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Christopher French

Christopher French
Marsha Mateyka  New Paintings: "Inventions and Recollections"

Washington, D.C.
by Rex Weil
ARTnews, June 2011, p 116

Christopher French makes paintings that are abstractions in the fullest sense.  He records and distills the brilliant palette of nature and makes it intelligible without dampening its inherent mystery.  These new works are based on the landscape in and around Water Mill, New York, where French (an ARTnews contributor) moved three years ago.

Remains of the Day, July 7, 2010 is a chart of thickly painted stenciled circles, each reproducing a color observed on the day specified.  Pinks, coppers, crimsons, blues, and shadowy grays on a yellow background suggest surfaces lit by sunset.   The work is painted on Braille paper mounted on linen, a device that French has long employed.  French’s dots fill the paper’s tactile grid, creating a vocabulary of color.  Since the paper is designed for the visually impaired, a reminder emerges about the limits of human perception.   However, French’s composition is specifically calibrated for our sensory pleasure.

Tracing the Colors of the Sky (2010) features a different, more difficult compositional element.  The Braille grid is gone and the painting is mainly composed of squiggles, the shape of which French borrowed from the top of the “T” in the New York Times nameplate. A tightly woven pattern of these sinuous figures in gentle atmospheric tints is punctuated by a few acid-pink dots, which impart a surprising sense of flux.

A new series of works on paper that French calls “floral prototypes,” bearing such inscrutable names as Dotty Mycropsia (2010), shows amalgamations of real flora. Here, the artist varies his application and choice of materials, from washy watercolor backgrounds to scumbled petal flesh and incised filaments pressed into the paper.  With these paintings French underscores his commitment to the careful notation of nature’s infinite variety.                          --Rex Weil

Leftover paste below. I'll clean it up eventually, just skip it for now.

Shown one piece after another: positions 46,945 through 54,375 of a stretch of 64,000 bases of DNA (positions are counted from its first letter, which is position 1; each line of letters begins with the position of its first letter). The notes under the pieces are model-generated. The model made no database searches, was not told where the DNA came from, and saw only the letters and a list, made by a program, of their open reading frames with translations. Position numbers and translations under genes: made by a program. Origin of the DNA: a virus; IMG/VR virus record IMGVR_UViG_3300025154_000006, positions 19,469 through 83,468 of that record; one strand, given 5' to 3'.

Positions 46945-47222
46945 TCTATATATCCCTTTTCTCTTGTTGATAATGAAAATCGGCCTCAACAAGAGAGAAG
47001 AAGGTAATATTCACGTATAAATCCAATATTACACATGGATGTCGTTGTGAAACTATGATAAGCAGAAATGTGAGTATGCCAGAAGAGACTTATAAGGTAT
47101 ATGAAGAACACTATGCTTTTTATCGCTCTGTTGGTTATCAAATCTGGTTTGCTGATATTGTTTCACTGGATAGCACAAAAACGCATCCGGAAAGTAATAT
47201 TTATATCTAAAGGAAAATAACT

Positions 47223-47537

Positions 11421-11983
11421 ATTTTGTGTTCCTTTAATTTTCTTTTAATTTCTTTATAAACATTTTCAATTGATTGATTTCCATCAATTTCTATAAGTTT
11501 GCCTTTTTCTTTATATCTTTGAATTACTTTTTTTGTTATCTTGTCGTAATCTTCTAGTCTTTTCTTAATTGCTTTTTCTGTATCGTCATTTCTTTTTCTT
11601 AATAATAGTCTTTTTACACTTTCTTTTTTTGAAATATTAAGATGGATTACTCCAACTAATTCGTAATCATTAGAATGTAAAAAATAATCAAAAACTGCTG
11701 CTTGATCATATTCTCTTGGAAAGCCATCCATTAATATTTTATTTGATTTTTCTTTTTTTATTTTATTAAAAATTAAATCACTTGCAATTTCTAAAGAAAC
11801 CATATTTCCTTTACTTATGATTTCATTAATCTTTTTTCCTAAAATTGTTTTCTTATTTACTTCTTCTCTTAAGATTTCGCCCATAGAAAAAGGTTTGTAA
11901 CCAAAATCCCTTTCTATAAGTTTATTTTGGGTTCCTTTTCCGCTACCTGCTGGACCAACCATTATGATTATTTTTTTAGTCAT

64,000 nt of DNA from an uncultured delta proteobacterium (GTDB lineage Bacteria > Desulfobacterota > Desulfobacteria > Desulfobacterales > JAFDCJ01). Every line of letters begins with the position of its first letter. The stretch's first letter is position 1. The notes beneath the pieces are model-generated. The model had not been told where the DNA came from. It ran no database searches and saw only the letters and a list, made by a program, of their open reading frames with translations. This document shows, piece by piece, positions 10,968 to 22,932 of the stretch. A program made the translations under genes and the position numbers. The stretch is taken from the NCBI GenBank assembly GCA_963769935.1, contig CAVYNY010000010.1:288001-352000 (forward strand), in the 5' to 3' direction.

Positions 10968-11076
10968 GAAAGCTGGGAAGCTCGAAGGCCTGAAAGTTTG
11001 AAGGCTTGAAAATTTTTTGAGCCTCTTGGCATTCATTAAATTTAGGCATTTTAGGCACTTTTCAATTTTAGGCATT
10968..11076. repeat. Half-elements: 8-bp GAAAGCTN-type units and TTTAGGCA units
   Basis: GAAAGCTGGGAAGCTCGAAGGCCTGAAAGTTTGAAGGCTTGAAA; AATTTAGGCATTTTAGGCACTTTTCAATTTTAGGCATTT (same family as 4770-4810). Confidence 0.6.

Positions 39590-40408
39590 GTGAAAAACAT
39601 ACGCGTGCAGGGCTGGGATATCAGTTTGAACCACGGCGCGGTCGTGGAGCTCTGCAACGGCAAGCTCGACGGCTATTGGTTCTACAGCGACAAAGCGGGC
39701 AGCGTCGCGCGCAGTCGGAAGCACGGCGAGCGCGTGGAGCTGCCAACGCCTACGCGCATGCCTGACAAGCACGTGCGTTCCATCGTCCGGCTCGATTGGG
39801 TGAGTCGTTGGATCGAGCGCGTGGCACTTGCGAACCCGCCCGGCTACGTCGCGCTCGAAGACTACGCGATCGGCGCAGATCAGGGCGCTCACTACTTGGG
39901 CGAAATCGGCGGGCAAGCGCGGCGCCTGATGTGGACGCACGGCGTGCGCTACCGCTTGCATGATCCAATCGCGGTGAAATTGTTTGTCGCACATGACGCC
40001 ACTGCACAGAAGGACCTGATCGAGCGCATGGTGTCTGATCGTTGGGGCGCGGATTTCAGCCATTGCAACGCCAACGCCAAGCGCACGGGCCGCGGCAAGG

Art Papers, July/August, 2006
review by John Gayer

Christopher French, Washington

With the revival of interest in the Washington Color School now underway, the idea of showing new paintings made of dots, circles, and squares initially struck me as a way to capitalize on a trend. What better complement to Gene Davis' stripes of the 1960s than to exhibit works echoing Larry Poons' systematic musings, Victor Vasarely's optical effects, or Robert Irwin's hives of dots? But seeing Christopher French's exhibition New Paintings: Contradictory Resemblances [ Marsha Mateyka Gallery, April 8—May 20, 2006 ] changed everything as his lack of compliance with the tenets of such predecessors quickly hit home.

The initial surprises came from the compact size of French's images and the materials out of which they are made. Most of the dozen exhibited paintings were less than two feet square. As such, expectations of any of the effects associated with large-scale works were clearly dashed. Up close, one sees that the composite structure of French's work takes them into the realm of collage–he typically adheres Braille paper to linen or wood panels. The grids formed by the lines of raised dots in the paper also impart an unanticipated tactile quality of the paintings' surfaces, thus suggesting that they may be enjoyed by touch as well as sight.

Standing back from the paintings, one becomes preoccupied with the range of color, the sizes of the circles, and finding a key to the work. The earliest painting, 50-50 Proposition in 3/4 time, 2004, is the only one that offers a literal representation. By means of its title and visual organization, it evokes a musical score. Here, the array of circles implies loops and curlicues that intimate notation or an electronic visualization of sound.